With gold, of course there is more gold in the ground waiting to be mined. But who’s going to mine it? And at what cost? It’s an expensive business. And even if exploration spending boomed and turned up even more gold, it will take years to bring into annual mine supply.
You could argue that the rising gold price is only a function of scaremongering by newsletters like the Markets and Money – or that it’s being ramped up by speculators and fund managers. This would explain why gold producers didn’t increase production to meet rising prices. They saw the price rise as fictional or fundamentally unsound.
We wouldn’t agree with that argument, mind you. But it’s one way to explain why gold production isn’t more price sensitive. The other is the simpler one: gold production is hard to increase, no matter what economic theory or Michael Pascoe says.
But by the end of the article you can see that Pascoe doesn’t really have his head in the argument, just his heart. “The gold price’s recent stall thanks to the Greece and Dubai-inspired up-tick in the US dollar demonstrates just how much of the gold rally has really been a currency story rather than anything intrinsically valuable about the yellow metal.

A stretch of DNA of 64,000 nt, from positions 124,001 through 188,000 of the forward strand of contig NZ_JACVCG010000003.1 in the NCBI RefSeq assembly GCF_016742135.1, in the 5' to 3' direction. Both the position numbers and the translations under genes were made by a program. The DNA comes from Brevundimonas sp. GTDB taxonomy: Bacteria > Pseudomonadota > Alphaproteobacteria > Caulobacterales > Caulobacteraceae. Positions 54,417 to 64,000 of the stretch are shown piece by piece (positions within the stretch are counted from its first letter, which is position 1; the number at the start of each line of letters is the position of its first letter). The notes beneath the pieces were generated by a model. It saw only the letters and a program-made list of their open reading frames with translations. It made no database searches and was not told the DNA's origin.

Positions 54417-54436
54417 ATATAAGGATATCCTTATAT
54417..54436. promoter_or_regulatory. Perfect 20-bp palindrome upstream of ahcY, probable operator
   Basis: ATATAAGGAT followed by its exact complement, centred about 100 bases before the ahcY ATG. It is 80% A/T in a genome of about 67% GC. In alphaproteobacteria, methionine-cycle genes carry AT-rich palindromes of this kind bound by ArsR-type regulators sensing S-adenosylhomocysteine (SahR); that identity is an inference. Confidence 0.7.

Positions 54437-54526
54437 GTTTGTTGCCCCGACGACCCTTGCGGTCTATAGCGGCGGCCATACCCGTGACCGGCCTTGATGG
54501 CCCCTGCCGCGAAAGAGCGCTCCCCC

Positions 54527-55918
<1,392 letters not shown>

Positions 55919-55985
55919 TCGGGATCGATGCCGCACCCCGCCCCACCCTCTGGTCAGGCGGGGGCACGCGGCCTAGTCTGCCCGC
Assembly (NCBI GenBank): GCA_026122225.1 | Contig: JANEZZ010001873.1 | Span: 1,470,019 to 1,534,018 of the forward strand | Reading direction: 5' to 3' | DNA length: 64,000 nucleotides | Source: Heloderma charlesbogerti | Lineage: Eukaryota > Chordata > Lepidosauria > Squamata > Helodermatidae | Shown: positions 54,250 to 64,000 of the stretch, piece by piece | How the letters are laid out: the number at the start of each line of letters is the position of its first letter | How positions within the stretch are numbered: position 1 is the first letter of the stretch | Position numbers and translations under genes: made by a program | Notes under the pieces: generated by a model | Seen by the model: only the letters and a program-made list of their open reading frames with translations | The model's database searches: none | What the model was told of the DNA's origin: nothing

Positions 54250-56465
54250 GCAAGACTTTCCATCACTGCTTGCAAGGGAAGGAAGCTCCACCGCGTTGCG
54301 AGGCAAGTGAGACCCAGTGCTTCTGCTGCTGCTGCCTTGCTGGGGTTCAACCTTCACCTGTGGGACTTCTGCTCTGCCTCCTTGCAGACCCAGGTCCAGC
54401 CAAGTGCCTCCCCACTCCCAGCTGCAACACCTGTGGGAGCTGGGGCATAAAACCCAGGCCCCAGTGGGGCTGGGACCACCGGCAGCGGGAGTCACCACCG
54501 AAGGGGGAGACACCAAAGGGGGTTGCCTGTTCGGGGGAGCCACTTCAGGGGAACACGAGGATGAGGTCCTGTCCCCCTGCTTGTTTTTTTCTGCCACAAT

“It’s just another alternative to greenbacks, one that doesn’t do much productive or pay dividends but relies purely on speculation for any non-currency price improvement. The unkind might think that’s why the gold bugs keep the scare campaigns coming – that and the need to sell more internet newsletters.”
He’s partially right and mostly wrong here. Yes, the rising gold price is a function of the bear market in paper money. Gold is better money than paper, if you’re a gold bull. That makes gold stocks a leveraged speculation on higher gold prices. We don’t have to say any of that to sell newsletters. After all, this one is free.
But we keep saying it because it continues to be important. Only a numbskull would ignore all the warnings about paper money coming from the markets in the last two years. Rising fiscal deficits…insolvent banking systems…the re-monetisation of gold by central banks as a reserve asset. These aren’t articles of faith. They’re facts.
Of course gold isn’t an investment panacea. But it’s something you should take a lot more seriously than Michael Pascoe does. Unless you’re worried about being respectable amongst those of your friends who thought that a currency crisis was something that only happened in history books, and not something you ought to prepare for.